The likelihood that a professional soccer stadium will land in St. Paul instead of Minneapolis seemed to grow Monday with the expiration of a deal securing land near downtown Minneapolis.

A development entity associated with Minnesota United FC had secured the exclusive right to purchase industrial property near the city’s Farmers Market for a $150 million stadium. But time ran out on that deal Monday, and there was no sign it was extended.

The team, which is seeking a tax break from the city, declined to comment on the implications of the deadline for a Minneapolis stadium. But property owner Robert Salmen told the Star Tribune last week that he has no interest in doing business with team owner Bill McGuire following the agreement’s expiration.

Salmen, who owns about 80 percent of the property proposed for the stadium, did not return a request seeking comment on Monday.

The team has grown increasingly interested in a site near the Midway shopping mall in St. Paul, where local leaders are willing to forgo property taxes on the facility. Minneapolis and Hennepin County officials weren’t giving up hope Monday, however, amid the team’s public silence.

“This is a private deal between the team’s ownership group and a private landowner, the city is not privy to their negotiations,” read a joint statement by Minneapolis Mayor Betsy Hodges and Council President Barb Johnson. “We still believe that Minneapolis is the best location for a new stadium and will continue moving forward with our working group.”

The working group of top City Hall leaders has met once on the issue in July. Hodges publicly opposes granting the stadium a property tax exemption.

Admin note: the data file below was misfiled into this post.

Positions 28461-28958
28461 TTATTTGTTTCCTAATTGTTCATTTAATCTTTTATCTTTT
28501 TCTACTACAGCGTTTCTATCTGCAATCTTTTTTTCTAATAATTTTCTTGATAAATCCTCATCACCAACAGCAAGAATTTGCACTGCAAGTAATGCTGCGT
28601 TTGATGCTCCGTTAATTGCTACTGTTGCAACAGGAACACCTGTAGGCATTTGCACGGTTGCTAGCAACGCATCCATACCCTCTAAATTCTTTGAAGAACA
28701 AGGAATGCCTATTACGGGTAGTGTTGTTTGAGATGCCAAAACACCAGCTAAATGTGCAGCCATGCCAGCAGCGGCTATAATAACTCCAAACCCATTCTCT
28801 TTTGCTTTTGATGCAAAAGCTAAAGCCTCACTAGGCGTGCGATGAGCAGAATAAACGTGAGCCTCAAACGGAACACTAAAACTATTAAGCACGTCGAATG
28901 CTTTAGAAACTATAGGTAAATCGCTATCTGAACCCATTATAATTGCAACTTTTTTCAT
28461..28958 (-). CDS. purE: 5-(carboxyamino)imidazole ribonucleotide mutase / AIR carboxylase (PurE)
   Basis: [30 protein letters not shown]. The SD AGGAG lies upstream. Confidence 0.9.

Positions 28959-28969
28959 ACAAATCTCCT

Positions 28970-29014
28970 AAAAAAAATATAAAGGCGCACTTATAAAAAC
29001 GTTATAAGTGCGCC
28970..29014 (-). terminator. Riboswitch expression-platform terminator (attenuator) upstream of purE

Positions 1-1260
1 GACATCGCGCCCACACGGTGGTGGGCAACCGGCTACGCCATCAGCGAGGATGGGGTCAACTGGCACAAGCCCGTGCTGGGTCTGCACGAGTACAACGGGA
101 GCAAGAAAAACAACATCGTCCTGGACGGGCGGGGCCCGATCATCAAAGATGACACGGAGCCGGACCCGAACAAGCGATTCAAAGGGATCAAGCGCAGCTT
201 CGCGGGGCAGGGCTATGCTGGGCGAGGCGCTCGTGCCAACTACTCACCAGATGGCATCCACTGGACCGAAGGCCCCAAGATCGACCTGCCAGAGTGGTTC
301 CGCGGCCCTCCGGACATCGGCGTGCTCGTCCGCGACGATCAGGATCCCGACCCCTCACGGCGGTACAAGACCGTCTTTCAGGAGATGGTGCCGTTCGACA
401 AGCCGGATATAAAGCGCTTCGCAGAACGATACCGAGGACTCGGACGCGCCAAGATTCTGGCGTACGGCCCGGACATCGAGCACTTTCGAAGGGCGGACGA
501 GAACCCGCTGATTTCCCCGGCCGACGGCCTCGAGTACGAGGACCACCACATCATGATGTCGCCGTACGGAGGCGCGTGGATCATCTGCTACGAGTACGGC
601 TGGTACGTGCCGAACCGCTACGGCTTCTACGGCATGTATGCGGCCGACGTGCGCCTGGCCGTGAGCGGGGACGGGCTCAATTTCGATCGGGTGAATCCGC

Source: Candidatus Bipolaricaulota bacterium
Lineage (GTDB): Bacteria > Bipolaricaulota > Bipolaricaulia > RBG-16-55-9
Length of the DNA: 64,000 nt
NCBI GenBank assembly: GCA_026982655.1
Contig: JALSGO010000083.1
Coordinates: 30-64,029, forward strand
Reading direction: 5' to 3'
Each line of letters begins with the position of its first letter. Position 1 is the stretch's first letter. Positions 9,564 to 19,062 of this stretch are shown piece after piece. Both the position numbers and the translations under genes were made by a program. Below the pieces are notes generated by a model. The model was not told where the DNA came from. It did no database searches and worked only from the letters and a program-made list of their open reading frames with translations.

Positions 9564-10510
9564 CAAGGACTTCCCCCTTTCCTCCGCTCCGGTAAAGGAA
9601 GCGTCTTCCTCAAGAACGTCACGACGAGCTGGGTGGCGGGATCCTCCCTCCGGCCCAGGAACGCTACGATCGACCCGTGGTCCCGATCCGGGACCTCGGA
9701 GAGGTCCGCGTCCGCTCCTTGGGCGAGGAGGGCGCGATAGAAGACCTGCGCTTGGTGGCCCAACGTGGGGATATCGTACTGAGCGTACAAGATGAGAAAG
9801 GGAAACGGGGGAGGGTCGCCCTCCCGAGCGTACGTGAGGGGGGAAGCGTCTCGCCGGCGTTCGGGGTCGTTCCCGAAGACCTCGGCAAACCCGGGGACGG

Hennepin County Commissioner Mike Opat, who has recently proposed a county-led plan for the stadium, said his proposal is contingent on the team securing the Farmers Market site. The plan would use excess Twins ballpark taxes to pay for infrastructure improvements and have the public Minnesota Ballpark Authority own the facility — absolving the new stadium from a tax burden.

“I would just offer that real estate options expire on a regular basis,” Opat said. “I don’t think that there’s any kind of a death sentence for that site because of it.”

Regarding Salmen’s stated unwillingness to work with McGuire, he added, “Negotiation comes at various volumes. This one seems to be coming at a little bit of a higher one now.”

Others were less optimistic, however. Council Member Blong Yang, whose ward includes the stadium area, had received no update on whether the Farmers Market site was still in play.

“Most people are putting their bets on St. Paul getting this,” Yang said. “There might be a sliver of a chance on our end, but we’ll see.”

The other parcel needed for the stadium is owned by Stark Electronics. Reached Monday, Stark Vice President Sandy Forberg said, “We have an option also that expires the 31st.” After putting a reporter on hold, she returned and said, “I was totally wrong about that. But we don’t have any comments at this time.”


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